Funded by the Chan Zuckerberg Initiative and conducted by Harvard researchers, the study also found the reforms had no impact on student math scores.

And while many Newark families and school leaders agree with the study’s conclusion — that students are making more progress now — they had very different ideas about what may have caused the initial declines, and why English growth was more obvious than math.

Supported by $200 million in private philanthropy, former superintendent Cami Anderson and other New Jersey officials in 2011 sought to make significant changes to the education landscape in Newark, where one third of more than 50,000 students attend privately managed charter schools. Their headline-grabbing reforms included a new teachers union contract with merit-based bonuses; the universal enrollment system; closing some schools; expanding charter schools; hiring new principals; requiring some teachers to reapply for their jobs; and lengthening the day at some struggling schools.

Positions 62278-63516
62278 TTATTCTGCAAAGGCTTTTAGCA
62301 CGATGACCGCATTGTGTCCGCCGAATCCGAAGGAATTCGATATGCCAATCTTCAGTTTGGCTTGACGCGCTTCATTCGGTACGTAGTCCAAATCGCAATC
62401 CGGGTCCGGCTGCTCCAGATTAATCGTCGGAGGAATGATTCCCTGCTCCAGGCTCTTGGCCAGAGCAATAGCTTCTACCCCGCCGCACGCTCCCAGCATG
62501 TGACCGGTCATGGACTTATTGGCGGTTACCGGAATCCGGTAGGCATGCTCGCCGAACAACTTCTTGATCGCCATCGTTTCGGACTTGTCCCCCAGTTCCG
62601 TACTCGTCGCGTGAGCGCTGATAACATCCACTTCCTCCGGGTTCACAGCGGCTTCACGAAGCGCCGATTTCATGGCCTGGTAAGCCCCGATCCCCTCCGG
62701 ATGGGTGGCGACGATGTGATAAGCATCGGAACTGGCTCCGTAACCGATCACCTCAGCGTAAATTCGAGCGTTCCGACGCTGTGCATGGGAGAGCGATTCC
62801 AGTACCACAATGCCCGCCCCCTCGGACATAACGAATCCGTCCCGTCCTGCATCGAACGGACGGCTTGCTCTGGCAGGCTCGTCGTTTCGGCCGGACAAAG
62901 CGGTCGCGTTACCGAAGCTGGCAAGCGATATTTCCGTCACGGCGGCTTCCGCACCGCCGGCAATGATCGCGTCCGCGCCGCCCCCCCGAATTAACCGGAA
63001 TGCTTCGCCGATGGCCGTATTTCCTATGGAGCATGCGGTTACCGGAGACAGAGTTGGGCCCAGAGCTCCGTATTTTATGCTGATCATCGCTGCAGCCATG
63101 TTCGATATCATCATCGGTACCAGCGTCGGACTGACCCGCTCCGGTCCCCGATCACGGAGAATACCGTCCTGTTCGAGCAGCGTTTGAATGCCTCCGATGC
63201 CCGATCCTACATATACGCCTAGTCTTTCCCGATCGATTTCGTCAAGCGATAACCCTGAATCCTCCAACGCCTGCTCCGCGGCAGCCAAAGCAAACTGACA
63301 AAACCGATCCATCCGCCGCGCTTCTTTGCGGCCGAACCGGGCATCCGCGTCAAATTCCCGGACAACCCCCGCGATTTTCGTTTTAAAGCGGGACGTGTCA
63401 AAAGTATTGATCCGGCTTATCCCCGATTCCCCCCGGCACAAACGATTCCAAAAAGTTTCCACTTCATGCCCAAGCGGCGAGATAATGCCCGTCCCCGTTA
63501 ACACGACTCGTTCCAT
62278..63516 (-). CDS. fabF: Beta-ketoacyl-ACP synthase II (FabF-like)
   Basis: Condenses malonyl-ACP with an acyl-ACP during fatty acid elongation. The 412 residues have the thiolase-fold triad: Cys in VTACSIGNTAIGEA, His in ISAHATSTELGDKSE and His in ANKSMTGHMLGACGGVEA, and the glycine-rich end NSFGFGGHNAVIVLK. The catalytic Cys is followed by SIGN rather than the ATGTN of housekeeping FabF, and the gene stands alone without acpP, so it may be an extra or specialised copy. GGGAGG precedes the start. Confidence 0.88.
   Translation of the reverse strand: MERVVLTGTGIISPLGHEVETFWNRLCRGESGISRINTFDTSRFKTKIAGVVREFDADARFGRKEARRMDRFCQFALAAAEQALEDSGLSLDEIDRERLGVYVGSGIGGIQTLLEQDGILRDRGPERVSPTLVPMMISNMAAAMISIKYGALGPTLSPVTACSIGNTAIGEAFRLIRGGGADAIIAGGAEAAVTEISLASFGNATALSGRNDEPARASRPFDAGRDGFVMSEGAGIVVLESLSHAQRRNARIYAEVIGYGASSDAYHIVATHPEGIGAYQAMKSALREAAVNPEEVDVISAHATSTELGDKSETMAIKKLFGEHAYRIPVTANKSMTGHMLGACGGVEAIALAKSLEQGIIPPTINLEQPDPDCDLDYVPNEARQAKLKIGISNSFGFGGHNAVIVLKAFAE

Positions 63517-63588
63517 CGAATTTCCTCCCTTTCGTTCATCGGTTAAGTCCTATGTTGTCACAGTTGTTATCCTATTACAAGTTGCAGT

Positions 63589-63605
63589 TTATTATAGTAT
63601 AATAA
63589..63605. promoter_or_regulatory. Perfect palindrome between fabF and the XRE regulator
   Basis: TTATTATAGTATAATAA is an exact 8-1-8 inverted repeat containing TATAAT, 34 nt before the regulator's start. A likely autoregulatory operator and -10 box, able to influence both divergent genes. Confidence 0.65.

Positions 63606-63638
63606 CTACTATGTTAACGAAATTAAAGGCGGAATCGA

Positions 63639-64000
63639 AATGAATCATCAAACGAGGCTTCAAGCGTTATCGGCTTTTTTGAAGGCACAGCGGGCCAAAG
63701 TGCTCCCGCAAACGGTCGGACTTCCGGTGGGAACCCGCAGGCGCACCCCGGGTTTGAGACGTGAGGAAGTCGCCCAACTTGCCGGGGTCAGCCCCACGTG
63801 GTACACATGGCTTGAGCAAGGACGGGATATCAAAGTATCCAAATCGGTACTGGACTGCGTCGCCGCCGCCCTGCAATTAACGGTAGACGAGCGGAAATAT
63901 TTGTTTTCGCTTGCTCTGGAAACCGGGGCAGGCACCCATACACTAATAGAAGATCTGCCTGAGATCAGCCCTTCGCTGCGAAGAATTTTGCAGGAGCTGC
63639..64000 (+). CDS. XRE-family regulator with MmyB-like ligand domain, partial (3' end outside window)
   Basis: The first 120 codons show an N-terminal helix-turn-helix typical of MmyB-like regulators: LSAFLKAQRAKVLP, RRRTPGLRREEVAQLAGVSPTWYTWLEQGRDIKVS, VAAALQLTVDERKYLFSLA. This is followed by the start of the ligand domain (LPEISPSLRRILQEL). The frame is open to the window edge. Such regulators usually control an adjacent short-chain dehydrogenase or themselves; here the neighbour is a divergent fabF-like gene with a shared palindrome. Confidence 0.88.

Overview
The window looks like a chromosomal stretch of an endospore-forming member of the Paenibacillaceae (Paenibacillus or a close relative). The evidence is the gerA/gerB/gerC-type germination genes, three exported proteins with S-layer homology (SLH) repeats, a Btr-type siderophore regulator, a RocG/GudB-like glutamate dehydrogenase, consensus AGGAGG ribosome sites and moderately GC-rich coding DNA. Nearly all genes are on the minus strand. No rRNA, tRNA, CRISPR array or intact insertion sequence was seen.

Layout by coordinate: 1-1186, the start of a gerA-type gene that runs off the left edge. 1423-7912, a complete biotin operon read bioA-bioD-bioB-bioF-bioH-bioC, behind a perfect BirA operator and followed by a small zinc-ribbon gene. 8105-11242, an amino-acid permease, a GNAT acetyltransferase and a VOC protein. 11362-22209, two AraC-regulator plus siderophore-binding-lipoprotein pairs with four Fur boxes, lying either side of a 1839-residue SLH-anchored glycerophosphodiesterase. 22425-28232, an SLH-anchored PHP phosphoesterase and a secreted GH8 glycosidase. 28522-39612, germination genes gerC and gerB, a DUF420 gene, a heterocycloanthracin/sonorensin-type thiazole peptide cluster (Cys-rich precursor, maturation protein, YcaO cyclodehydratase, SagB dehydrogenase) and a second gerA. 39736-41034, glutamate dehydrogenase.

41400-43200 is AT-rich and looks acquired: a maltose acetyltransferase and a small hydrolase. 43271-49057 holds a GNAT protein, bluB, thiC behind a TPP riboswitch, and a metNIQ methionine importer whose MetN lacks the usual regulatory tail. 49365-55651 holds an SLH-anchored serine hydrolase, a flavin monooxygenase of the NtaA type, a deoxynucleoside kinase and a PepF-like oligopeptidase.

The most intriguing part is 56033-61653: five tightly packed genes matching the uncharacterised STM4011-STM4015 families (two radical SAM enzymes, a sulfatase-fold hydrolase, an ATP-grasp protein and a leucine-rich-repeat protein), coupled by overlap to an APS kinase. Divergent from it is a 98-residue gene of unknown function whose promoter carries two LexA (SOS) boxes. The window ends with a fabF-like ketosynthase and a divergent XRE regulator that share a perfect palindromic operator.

Brad Haggerty, the district’s chief academic officer, said the initial drop in student performance coincided with the district’s introduction of a host of changes: new training materials, evaluations, and curricula aligned to the Common Core standards but not yet assessed by the state’s annual test. That was initially a lot for educators to handle at once, he said, but teacher have adjusted to the changes and new standards.

“Over time our teaching cadre, our faculty across the entire district got stronger,” said Haggerty, who arrived as a special assistant to the superintendent in 2011.